Original film poster
|Directed by||Gennadi Kazansky
|Produced by||T. Samoznayeva [Production Director]|
|Written by||Lazar Lagin|
|Screenplay by||Lazar Lagin|
|Based on||Old Khottabych by Lazar Lagin|
|Music by||Nadezhda Simonyan|
Starik Khottabych (Russian: Старик Хоттабыч, Old Man Khottabych or Old Khottabych) is a Sovcolor Soviet fantasy film produced in the USSR by Goskino at Kinostudyia Lenfilm (Lenfilm Studio) in 1956, based on a children's book of the same name by Lazar Lagin who also wrote the film's script, and directed by Gennadi Kazansky. In the United States, the film was released theatrically by Sovexportfilm, with English subtitles, under the title The Flying Carpet through Artkino Pictures Inc. in 1960.
Volka, a 12-year-old Soviet Young Pioneer, discovers an ancient vessel at the bottom of a river. When he opens it, a genie emerges. He calls himself Hassan Abdul-rahman ibn Khattab, but Volka renames him Khottabych. The name Khottabych is derived from the Arabic Khattab with the Russian patronymic suffix -ych, yielding a Russian equivalent of ibn-Khattab (son of Khattab). Khottabych later claims to be 3,732 years and 5 months old. The grateful Khottabych is ready to fulfill any of Volka's wishes, but it becomes clear that Volka should use the powers of the genie carefully, for they can have some unforeseen undesirable results.
- Nikolai Volkov as Khottabych
- Alyosha Litvinov as Volka
- Genya Khudyskov as Zhenya, his pal
- Lyeva Kovalchuk as Goga, the bully
- Marya Blinova as Volka's Mother
- Vera Romanova as Goga's Mother
- Olga Cherkasova as Varvara Stepanovna, teacher
- Efim Kopelyan as emir Mukhammdov
- Aleksandr Larikov as The Doctor
- and (roles not determined): Yevgeni Vesnik, Boris Kokovin, Anatoli Korolkevich, A. Galin, V. Kuznetsov, and M. Stepanov
- Production director: Tamara Samoznaeva
- Producer: Lev Makhtin
- Screenplay by Lazar Lagin
- Directed by Gennadi Kazansky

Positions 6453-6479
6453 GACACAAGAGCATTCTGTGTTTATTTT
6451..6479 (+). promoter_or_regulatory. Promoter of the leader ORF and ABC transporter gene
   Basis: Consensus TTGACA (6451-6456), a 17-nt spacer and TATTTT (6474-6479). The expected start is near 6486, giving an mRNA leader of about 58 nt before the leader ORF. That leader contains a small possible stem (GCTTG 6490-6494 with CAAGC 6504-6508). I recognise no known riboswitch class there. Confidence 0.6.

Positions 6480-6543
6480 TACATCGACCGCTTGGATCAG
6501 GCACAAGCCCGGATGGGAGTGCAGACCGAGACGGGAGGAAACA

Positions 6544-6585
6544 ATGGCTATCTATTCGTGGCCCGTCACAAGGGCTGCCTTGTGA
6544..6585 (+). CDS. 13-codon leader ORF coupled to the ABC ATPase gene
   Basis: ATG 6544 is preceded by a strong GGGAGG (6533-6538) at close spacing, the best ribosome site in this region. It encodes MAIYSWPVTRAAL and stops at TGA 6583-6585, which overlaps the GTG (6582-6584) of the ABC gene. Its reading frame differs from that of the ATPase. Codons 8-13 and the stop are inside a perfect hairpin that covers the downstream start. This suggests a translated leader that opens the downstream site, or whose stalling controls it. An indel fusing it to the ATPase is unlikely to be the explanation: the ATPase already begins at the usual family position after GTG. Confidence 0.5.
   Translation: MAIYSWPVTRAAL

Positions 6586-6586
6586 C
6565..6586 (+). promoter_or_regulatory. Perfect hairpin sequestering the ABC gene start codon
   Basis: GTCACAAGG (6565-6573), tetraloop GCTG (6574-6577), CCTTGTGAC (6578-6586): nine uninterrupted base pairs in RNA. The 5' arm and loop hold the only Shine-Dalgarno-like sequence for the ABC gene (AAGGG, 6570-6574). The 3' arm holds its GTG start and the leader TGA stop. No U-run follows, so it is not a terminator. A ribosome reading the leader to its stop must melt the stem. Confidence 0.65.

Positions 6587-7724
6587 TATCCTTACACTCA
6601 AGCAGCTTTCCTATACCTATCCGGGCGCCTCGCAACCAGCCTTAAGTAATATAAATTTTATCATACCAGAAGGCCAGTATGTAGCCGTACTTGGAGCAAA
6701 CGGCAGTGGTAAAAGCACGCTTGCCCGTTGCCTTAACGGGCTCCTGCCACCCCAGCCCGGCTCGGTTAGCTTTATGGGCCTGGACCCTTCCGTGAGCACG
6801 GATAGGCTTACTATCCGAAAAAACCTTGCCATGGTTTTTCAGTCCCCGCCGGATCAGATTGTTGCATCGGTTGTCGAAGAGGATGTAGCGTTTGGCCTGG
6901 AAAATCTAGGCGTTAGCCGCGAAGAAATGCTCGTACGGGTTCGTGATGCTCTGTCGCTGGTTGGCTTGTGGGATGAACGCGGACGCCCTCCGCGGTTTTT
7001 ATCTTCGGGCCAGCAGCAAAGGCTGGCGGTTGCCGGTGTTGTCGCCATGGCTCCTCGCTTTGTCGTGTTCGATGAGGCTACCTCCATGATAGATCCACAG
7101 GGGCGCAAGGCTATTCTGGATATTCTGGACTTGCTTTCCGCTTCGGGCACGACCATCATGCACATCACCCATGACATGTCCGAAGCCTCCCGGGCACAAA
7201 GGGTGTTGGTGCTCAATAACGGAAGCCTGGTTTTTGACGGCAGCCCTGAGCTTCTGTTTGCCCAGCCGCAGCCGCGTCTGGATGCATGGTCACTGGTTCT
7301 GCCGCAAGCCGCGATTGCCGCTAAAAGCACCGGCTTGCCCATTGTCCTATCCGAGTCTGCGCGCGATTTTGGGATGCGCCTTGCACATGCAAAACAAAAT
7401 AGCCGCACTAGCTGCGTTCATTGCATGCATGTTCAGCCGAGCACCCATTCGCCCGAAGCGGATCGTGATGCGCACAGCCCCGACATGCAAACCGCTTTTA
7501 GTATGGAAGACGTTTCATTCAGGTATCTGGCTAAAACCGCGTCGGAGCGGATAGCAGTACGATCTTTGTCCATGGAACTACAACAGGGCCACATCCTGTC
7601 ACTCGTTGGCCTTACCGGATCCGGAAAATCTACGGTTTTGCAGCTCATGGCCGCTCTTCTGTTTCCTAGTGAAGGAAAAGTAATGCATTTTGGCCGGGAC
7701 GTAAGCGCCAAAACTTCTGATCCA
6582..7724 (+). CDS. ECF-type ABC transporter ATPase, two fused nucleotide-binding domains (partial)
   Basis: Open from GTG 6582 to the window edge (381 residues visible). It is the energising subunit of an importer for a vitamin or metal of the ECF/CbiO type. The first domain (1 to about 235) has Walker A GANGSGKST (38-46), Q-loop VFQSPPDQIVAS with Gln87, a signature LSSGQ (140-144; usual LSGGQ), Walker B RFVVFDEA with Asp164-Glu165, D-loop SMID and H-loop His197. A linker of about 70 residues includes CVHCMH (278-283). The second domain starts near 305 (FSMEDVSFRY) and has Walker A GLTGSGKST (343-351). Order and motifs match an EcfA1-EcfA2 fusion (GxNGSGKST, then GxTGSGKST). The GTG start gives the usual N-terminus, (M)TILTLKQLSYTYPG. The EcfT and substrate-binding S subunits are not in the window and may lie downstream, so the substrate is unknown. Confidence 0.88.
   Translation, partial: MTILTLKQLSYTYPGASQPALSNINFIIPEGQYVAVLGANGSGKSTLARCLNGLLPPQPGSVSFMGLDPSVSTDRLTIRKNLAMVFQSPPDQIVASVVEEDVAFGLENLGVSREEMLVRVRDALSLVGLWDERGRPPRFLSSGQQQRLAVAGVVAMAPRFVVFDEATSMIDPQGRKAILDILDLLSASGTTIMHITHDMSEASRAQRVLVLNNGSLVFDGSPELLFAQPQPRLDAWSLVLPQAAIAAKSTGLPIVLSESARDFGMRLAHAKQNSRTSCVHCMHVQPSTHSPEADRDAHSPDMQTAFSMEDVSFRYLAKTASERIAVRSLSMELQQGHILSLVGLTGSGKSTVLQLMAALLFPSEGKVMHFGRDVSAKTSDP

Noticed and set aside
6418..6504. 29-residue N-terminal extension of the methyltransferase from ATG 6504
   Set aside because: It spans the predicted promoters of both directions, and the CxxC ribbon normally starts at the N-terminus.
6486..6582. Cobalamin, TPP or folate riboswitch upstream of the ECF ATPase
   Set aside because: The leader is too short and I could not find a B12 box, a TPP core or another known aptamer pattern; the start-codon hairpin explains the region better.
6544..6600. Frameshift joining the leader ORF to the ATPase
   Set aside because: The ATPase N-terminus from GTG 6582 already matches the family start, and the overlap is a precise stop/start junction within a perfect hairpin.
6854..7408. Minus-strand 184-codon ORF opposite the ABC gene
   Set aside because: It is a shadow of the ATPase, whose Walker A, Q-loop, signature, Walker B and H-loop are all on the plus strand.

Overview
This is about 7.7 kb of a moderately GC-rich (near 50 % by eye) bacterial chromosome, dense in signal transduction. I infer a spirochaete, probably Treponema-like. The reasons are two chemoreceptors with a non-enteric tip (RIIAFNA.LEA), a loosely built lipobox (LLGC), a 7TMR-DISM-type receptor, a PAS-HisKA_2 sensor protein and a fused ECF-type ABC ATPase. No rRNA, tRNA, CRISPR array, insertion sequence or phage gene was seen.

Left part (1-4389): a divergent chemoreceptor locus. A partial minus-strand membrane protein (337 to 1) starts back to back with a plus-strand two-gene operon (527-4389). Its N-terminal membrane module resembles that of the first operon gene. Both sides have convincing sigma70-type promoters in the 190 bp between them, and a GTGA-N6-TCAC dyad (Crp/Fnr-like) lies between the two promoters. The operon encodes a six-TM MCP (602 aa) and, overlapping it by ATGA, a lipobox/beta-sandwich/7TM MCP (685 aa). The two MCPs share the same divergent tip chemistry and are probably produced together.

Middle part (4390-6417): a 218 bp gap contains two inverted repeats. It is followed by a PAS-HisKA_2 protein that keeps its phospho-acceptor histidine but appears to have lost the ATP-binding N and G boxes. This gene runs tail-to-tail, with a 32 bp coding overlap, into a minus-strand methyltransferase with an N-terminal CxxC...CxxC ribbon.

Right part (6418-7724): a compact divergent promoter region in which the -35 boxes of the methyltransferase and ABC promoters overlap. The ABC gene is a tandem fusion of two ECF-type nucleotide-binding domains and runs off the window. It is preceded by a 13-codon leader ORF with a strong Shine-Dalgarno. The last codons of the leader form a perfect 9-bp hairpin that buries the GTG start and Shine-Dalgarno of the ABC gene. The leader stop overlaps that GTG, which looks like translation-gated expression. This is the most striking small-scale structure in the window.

- Cinematographer: Muzakir Shuruckov
- Art directors: Isaak Kaplan, Bella Manevich
- Composer: Nadezhda Simonyan
- Sound operator: Grigory Albert
Special effects team:
- Director of photography: Mihail Shamkovich
- Camera operators: B. Durov, M. Pocrovsky
- Art directors: A. Alekseyev, Mihail Krotkin, Maria Kandat
The novel is influenced by the tale of Aladdin and his magical lamp, and it was quite popular with Soviet kids. There were two major versions of the novel - the original was published in 1938, and a revised version followed in 1955. This later version was the basis of the 1956 film. Revisions to the novel were made by Lagin himself in order to incorporate the changes taking place in the USSR and the rest of the world into the narrative, including some ideological anti-capitalistic elements. The original edition has been republished in the Post-Soviet era.
In 2006, a modern film remake was made. It was called Khottabych. This remake has little in common with the first film, except for the central plot point of finding a genie in a clay vessel, and the central theme of how times have changed, as is emphasized by this very lack of commonality, as well as various anachronism-based humor, like wished-for hundred dollar bills appearing printed on ancient papyrus, a makeover that puts the venerable djinn inside a flashy tracksuit, or the so-old-it's-hip-again luxury Soviet vehicle driven by the protagonists.
The film was released on DVD in Russia in 2004. The disc contains four spoken languages in Dolby Digital 5.1: Russian original, English voice-over, French and Arabic dubbed languages; subtitles in Russian, English, French, Spanish, Italian, Dutch, Japanese, Swedish, German, Portuguese, Hebrew, Arabic and Chinese. It also contains special features "Monologue in the Intermission", "Another Genie", filmography and a photo album.
- Old Khottabych at AllMovie
- Old Khottabych at the Internet Movie Database
- Lazar Lagin. The Old Genie Hottabych (english translation) at Maksim Moshkow's Library
- Old Khottabych (Movie for kids with English subtitles)
- Volka (Willie) is a diminutive form of the name Volya which also was a diminutive name of Vladimir: "Yesterday, a pioneer named Vladimir Kostylkov came to his district militia station and handed the officer on duty a treasure consisting of antique gold objects which he found on the bottom of the river, in a very deep place."